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Where Children Rule

Posted
Sat, 03/01/2003 - 2:00am
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1 year ago
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Where Children Rule

If grown-ups could see through the eyes of a child for a moment, they would come to realize that even the youngest child knows that a playground is his turf, his domain, the part of this planet that belongs to him.

Depending on your relationship to the children in your life, an outdoor playground can mean different things. For adults without children, playgrounds may just be big pieces of plastic and metal set in the park they drive by on their way to work each day. To community volunteers such as a PTO president, a playground may be perceived—with relief and a great deal of satisfaction—as a project finally completed. For playground owners and those responsible for the care of the equipment, a playground may be a daily task of maintenance, part of the work routine. And still, for other adults, the playground is the place to let the little rascals release their energy between school class periods. 

It’s a given that playgrounds are for kids, but what may not be apparent is that playgrounds are for kids and the kids know it. 

If grown-ups could see through the eyes of a child for a moment, they would come to realize that even the youngest child knows that a playground is his turf, his domain, the part of this planet that belongs to him.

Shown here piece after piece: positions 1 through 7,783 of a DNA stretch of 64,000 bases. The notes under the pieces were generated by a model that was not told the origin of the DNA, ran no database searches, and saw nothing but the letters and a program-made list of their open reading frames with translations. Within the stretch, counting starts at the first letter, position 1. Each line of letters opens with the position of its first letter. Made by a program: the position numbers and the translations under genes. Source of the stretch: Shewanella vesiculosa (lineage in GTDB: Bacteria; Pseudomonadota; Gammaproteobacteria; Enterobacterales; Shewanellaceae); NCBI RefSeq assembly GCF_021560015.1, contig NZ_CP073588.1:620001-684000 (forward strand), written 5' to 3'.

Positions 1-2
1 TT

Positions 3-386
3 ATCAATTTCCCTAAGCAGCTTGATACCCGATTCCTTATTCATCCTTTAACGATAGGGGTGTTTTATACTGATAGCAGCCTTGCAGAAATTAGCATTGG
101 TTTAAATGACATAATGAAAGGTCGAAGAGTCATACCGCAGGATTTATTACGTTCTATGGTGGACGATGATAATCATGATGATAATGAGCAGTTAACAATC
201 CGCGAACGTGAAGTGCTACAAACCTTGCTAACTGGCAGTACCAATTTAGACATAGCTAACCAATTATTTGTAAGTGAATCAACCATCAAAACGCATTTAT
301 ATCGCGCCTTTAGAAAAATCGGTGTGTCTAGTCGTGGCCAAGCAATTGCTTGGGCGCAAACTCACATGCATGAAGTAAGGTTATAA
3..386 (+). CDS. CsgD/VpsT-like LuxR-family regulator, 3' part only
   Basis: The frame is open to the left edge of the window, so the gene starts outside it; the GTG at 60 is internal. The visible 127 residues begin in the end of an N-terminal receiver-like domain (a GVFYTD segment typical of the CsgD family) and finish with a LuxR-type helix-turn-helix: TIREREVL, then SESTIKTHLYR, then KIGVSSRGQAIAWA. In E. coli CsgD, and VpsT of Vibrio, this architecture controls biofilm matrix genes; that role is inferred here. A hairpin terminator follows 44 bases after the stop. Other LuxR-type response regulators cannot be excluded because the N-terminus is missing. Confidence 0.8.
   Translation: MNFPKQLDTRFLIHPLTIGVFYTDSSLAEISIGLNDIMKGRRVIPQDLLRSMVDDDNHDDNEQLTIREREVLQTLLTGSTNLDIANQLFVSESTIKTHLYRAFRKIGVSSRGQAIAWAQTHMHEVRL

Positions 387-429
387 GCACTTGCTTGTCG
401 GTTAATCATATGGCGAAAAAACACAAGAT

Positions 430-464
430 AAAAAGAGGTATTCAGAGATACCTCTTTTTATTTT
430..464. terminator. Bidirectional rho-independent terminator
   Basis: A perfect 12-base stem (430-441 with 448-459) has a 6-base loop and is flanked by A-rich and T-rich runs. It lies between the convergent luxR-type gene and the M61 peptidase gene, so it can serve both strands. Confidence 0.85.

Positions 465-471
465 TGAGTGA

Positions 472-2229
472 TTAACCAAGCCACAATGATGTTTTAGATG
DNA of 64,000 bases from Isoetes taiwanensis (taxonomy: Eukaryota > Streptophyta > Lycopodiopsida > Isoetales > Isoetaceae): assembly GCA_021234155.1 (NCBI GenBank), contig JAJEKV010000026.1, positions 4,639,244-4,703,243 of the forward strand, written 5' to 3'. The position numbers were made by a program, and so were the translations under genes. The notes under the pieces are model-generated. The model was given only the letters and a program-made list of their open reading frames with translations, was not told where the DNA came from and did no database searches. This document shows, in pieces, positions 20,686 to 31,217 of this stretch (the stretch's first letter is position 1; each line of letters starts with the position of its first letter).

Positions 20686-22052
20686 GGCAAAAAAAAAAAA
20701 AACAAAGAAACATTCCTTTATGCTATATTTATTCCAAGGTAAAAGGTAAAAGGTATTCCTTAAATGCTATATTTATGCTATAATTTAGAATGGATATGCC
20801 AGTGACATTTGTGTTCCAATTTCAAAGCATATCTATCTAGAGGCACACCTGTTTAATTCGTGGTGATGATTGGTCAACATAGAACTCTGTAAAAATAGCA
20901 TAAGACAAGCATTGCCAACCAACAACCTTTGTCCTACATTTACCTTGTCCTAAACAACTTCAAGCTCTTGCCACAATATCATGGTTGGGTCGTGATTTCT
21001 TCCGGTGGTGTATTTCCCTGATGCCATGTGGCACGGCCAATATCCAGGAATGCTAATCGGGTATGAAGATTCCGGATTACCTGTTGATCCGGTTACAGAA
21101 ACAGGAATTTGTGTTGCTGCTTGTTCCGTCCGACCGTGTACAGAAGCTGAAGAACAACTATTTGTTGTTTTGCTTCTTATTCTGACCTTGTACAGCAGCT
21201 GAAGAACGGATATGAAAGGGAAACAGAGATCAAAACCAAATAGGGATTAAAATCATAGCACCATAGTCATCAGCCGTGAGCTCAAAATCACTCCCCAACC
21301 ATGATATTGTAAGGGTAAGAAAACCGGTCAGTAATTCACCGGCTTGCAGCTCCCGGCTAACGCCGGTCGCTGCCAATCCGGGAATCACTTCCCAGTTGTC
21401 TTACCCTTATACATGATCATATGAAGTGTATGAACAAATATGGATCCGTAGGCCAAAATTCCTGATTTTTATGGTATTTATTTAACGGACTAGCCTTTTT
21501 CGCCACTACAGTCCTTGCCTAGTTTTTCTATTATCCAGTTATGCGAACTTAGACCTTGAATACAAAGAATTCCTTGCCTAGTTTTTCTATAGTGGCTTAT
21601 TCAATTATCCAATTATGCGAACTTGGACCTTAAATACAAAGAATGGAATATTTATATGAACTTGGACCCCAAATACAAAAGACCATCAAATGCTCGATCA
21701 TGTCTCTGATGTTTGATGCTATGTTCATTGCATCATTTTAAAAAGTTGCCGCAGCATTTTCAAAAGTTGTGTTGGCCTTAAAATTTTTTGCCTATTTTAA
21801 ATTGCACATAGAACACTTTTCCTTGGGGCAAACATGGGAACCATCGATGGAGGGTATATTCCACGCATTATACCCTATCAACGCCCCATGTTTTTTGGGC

Put a child on a playground thousands of miles from his hometown and he doesn’t miss a beat. He knows that playgrounds better have slides and swings and amid his random actions of play, he knows he is king of the hill. 

It’s no surprise that playground equipment is standard issue for any city park or schoolyard. For young families on budgets, the city park playground is a parent’s reprieve and a child’s paradise. At school, recess is a much-needed break for both instructor and student. 

Where Children Rule

The evolution of playgrounds is interesting to trace. The first recorded play areas came into being around the turn of the century. Known simply as the Boston Sand Gardens, heaps of sand were piled in front of a schoolyard to allow students to play freely among the rubble and industry of a big city lacking open space. 

Today the evolution of playgrounds continues. It not only includes public facilities but also pay-for-play, like you will find at fast food restaurants and game rooms. No doubt about it, ask a child under the age of ten what his favorite restaurant is and you’ll find the decision is based on the fun playground provided over the food served.

Still not convinced that children own playgrounds? Just ask a parent what happens when it’s time to leave the playground to go home. 

An entire book could be written about the tricks parents use to gently persuade a child back into the car when the playground visit comes to a close. Perhaps warning the child in advance may work: “Okay Johnny, we are leaving in fifteen minutes.” A statement likely to be reputed with “Ahh! Dad, can’t we stay longer?”; no matter that poor Johnny missed his nap and will most likely be sawing logs even before his car seat is buckled. 

Maybe a bit of bribery will do the trick; “I’ll buy you an ice-cream.” 

A deal fit only for a king…or a queen.

Thinking Today About Tomorrow's Play™ The only magazine that is 100% dedicated to the Playground Industry

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